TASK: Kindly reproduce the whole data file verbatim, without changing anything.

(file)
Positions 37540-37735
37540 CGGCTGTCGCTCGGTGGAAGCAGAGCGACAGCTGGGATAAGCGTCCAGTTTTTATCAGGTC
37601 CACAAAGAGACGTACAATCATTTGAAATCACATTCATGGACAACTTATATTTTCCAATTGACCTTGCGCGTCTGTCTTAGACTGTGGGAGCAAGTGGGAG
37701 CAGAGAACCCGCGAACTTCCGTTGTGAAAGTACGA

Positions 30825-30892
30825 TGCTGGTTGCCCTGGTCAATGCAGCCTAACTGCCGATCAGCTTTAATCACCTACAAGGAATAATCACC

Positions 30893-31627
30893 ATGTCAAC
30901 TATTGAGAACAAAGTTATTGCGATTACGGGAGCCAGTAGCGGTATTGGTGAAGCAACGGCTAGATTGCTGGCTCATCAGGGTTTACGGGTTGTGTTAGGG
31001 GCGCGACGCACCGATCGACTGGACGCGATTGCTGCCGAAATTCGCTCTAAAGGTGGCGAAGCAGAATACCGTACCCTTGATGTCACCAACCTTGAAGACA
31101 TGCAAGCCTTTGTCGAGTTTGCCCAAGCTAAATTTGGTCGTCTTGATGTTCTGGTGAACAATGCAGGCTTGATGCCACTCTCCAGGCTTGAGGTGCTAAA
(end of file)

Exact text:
Positions 37540-37735
37540 CGGCTGTCGCTCGGTGGAAGCAGAGCGACAGCTGGGATAAGCGTCCAGTTTTTATCAGGTC
37601 CACAAAGAGACGTACAATCATTTGAAATCACATTCATGGACAACTTATATTTTCCAATTGACCTTGCGCGTCTGTCTTAGACTGTGGGAGCAAGTGGGAG
37701 CAGAGAACCCGCGAACTTCCGTTGTGAAAGTACGA

Positions 30825-30892
30825 TGCTGGTTGCCCTGGTCAATGCAGCCTAACTGCCGATCAGCTTTAATCACCTACAAGGAATAATCACC

Positions 30893-31627
30893 ATGTCAAC
30901 TATTGAGAACAAAGTTATTGCGATTACGGGAGCCAGTAGCGGTATTGGTGAAGCAACGGCTAGATTGCTGGCTCATCAGGGTTTACGGGTTGTGTTAGGG
31001 GCGCGACGCACCGATCGACTGGACGCGATTGCTGCCGAAATTCGCTCTAAAGGTGGCGAAGCAGAATACCGTACCCTTGATGTCACCAACCTTGAAGACA
31101 TGCAAGCCTTTGTCGAGTTTGCCCAAGCTAAATTTGGTCGTCTTGATGTTCTGGTGAACAATGCAGGCTTGATGCCACTCTCCAGGCTTGAGGTGCTAAA